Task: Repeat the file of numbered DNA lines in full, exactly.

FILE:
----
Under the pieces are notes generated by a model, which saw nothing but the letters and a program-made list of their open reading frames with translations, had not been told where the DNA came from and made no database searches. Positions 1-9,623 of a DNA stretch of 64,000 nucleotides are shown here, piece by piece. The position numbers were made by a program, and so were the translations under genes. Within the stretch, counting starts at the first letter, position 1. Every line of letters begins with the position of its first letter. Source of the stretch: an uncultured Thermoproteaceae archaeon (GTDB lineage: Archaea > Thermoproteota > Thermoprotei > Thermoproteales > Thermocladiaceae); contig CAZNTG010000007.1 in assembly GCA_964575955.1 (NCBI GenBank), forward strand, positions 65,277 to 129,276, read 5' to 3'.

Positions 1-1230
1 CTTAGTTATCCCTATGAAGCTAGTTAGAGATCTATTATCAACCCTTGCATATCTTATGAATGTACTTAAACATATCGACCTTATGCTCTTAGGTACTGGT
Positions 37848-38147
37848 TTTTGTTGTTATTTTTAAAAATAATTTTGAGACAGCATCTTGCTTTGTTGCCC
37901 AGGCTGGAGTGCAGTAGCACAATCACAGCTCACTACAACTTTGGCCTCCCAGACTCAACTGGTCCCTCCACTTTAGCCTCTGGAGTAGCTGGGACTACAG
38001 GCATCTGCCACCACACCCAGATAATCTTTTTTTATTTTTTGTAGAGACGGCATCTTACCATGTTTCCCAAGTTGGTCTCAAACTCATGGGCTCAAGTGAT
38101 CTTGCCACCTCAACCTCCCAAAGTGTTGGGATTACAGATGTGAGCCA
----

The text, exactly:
Under the pieces are notes generated by a model, which saw nothing but the letters and a program-made list of their open reading frames with translations, had not been told where the DNA came from and made no database searches. Positions 1-9,623 of a DNA stretch of 64,000 nucleotides are shown here, piece by piece. The position numbers were made by a program, and so were the translations under genes. Within the stretch, counting starts at the first letter, position 1. Every line of letters begins with the position of its first letter. Source of the stretch: an uncultured Thermoproteaceae archaeon (GTDB lineage: Archaea > Thermoproteota > Thermoprotei > Thermoproteales > Thermocladiaceae); contig CAZNTG010000007.1 in assembly GCA_964575955.1 (NCBI GenBank), forward strand, positions 65,277 to 129,276, read 5' to 3'.

Positions 1-1230
1 CTTAGTTATCCCTATGAAGCTAGTTAGAGATCTATTATCAACCCTTGCATATCTTATGAATGTACTTAAACATATCGACCTTATGCTCTTAGGTACTGGT
Positions 37848-38147
37848 TTTTGTTGTTATTTTTAAAAATAATTTTGAGACAGCATCTTGCTTTGTTGCCC
37901 AGGCTGGAGTGCAGTAGCACAATCACAGCTCACTACAACTTTGGCCTCCCAGACTCAACTGGTCCCTCCACTTTAGCCTCTGGAGTAGCTGGGACTACAG
38001 GCATCTGCCACCACACCCAGATAATCTTTTTTTATTTTTTGTAGAGACGGCATCTTACCATGTTTCCCAAGTTGGTCTCAAACTCATGGGCTCAAGTGAT
38101 CTTGCCACCTCAACCTCCCAAAGTGTTGGGATTACAGATGTGAGCCA